Most acne-fighting foundations with full coverage for breakouts can be too harsh and heavy for delicate, sensitive skin. Many acne foundations are designed for oily skin, while sensitive skin is often dry. Depending on your skin’s needs, here are some things to avoid and adopt:
Common irritants, particularly if you don’t know what triggers your sensitive skin, read labels and avoid the most common skin irritants like talc, mineral oil, and fragrances.
1. Patch testing
When trying a new product, it’s a great idea for people with sensitive skin to do a patch test 24 hours before on the inside of their elbows.
2. Mineral makeup
Mineral makeup can be great for sensitive skin, as is has fewer ingredients, is more natural, and provides smooth coverage. This makeup is also a good choice for oily skin, as is absorb oil without a greasy look. Powdered mineral makeup can sometimes exacerbate dry skin, so you may need a liquid formula.
3. Buildable coverage
Sensitive skin can be different every day, and your coverage needs will vary. Opt for foundation with a lighter coverage that you can build as necessary, to meet your changing needs, rather than a heavy, full-coverage product targeted at acne coverage.
Best Foundations for Sensitive Skin with Acne
We love BaeBlu’s Lux Liquid foundation for sensitive skin, because it’s organic, vegan, natural, with no chemicals or parabens, and no pore-clogging ingredients that exacerbate acne. With gentle, skin-friendly ingredients like aloe, shea butter, rice powder, and mineral pigments, this makeup gives great, buildable, non-drying coverage that is healthy for sensitive skin.
Great for: Sensitive skin, dry skin, mature skin
Neutrogena is famous for being gentle on sensitive skin, and this foundation provides light, natural coverage with acne-fighting ingredients to help unclog pores and clear breakouts. It has an oil-free, non-greasy formula that is great for oily and combination skin, while being gentle enough for sensitive skin. In a clinical trial, 100% of women who used this makeup had improved skin over time, which is an incredible result. It’s recommended by users and experts alike for sensitive, acne-prone skin.
Great for: Sensitive skin, acne-prone skin, oily skin
Amazonian clay has become famous around the world for gently and effectively controlling acne and improving skin. Tarte’s Amazonian Clay 12 Hour Full Coverage Foundation gives light, natural coverage in an oil-free, vegan formula that covers breakouts while balancing your skin. With vitamin E, mineral pigments, and Amazonian clay, this foundation doesn’t have any gluten, parabens, mineral oil, or other ingredients that can trigger sensitive skin.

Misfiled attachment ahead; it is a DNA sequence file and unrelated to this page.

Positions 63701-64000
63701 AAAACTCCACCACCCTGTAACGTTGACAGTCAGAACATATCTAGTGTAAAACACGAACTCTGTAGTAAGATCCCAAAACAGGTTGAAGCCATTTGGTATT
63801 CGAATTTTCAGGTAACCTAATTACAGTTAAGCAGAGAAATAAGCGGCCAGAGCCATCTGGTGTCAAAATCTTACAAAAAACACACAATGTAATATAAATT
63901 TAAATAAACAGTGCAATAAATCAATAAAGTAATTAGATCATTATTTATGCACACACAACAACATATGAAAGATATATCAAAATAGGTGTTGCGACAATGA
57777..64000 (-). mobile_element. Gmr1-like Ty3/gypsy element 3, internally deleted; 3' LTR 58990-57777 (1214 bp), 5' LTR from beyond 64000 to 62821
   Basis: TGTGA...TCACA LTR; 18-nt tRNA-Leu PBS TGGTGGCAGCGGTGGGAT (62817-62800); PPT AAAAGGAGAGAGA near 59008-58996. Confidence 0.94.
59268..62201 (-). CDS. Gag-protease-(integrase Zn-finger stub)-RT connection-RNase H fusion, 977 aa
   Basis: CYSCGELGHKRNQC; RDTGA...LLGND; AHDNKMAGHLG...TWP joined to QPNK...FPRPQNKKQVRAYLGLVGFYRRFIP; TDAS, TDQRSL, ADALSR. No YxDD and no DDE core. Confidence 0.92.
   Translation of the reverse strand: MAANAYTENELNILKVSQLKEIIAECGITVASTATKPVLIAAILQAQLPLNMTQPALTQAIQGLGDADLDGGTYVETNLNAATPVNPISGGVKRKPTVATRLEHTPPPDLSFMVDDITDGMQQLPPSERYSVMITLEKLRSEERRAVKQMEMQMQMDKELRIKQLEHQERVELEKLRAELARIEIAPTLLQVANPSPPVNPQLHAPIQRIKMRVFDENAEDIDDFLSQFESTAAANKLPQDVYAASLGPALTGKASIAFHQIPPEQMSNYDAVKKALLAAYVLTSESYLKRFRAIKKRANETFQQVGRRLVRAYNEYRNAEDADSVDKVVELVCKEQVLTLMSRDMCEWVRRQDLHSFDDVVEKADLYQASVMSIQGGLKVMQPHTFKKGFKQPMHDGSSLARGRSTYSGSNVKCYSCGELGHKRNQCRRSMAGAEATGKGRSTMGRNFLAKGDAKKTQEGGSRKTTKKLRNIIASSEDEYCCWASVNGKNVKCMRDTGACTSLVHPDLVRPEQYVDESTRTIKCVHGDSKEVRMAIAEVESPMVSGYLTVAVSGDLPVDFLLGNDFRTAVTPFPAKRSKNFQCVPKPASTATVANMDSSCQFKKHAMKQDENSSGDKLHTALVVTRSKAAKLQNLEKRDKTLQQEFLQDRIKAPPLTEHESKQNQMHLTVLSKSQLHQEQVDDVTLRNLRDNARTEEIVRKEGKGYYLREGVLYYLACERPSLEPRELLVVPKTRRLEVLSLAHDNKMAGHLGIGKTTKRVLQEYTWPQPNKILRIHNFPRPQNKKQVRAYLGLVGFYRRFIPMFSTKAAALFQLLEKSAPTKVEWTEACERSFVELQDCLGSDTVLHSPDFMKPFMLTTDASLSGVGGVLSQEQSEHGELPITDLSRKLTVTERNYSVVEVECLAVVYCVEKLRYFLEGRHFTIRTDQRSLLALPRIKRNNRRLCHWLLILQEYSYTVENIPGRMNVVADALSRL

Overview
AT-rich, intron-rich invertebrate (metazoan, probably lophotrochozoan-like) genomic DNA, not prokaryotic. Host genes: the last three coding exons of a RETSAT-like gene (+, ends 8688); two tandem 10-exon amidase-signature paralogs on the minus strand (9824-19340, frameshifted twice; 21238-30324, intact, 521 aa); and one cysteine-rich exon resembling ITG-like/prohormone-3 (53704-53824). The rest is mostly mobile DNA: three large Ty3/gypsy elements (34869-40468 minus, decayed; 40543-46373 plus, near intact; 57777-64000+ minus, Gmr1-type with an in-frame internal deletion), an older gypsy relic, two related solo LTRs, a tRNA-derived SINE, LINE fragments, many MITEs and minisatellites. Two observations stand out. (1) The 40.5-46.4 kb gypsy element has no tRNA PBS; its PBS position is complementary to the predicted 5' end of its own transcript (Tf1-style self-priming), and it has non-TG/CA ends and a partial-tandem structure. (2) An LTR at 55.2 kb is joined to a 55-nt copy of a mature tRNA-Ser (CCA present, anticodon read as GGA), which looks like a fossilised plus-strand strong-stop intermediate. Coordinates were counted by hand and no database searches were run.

Great for: Sensitive skin, acne prone skin, oily skin
This unusual mineral sunscreen powder from Nourisse is a pure mineral formula that provides exceptional sun protection and light coverage with no ingredients that can exacerbate sensitive skin. This zinc-based sunscreen powder protects from UVA and UVB rays with 50+ SPF, is water resistant, and long-lasting. The powder doesn’t contain fragrances, preservatives, parabens, PABA, or chemicals.
It comes with complementary light and dark powders, so you can customize your shade or do light contouring. It also has buildable coverage and can be dabbed onto problem areas as a concealer. This sunscreen powder is lightweight, versatile, natural, and provides great coverage.
Great for: Sensitive skin, oily skin
The Emani Vegan Cosmetics Flawless Matte Pressed Powder Foundation is a natural, vegan formula with skin-boosting ingredients like vitamin E. It has no silicon, parabens, or chemicals, and is free of animal products, wheat, gluten, and is cruelty free. It is talc-free, blendable, buildable, and a powder that actually hydrates while it covers. This light, natural, mineral formula is perfect for sensitive, acne-prone skin, and also a great choice for mature skin, as it doesn’t settle into fine lines and creases.
Great for: Sensitive skin, dry skin, mature skin
The light liquid of e.l.f. Cosmetics Acne Fighting Foundation evens skin tone and provides light, blendable coverage with skin-healing and acne-fighting ingredients. It’s infused with salycilic acid, witch hazel, tea tree oil, and aloe vera to soothe skin, reduce acne and inflammation. It helps to cover the breakouts you have now, and prevent breakouts in the future, improving skin over time. It is also vegan and cruelty-free, so you can feel good about using it.
Great for: Acne-prone skin, dry skin
As you can see, there are some amazing foundations that provide just the right amount of coverage without irritating sensitive skin with acne. Whether you have mature skin, delicate skin, dry skin, oily skin, or a combination of them all, you can find a foundation that will help to smooth the appearance of delicate, sensitive skin, without ingredients that aggravate or irritate it.
Our recommendations for the best foundations for sensitive skin with acne will help you find just the right product for your sensitive skin needs, whatever they are.
By the way, we also have recommendations for foundations that will cover up large pores and acne scars, so check it out.
Let us know if you have already used any of these foundations, in the comments section below!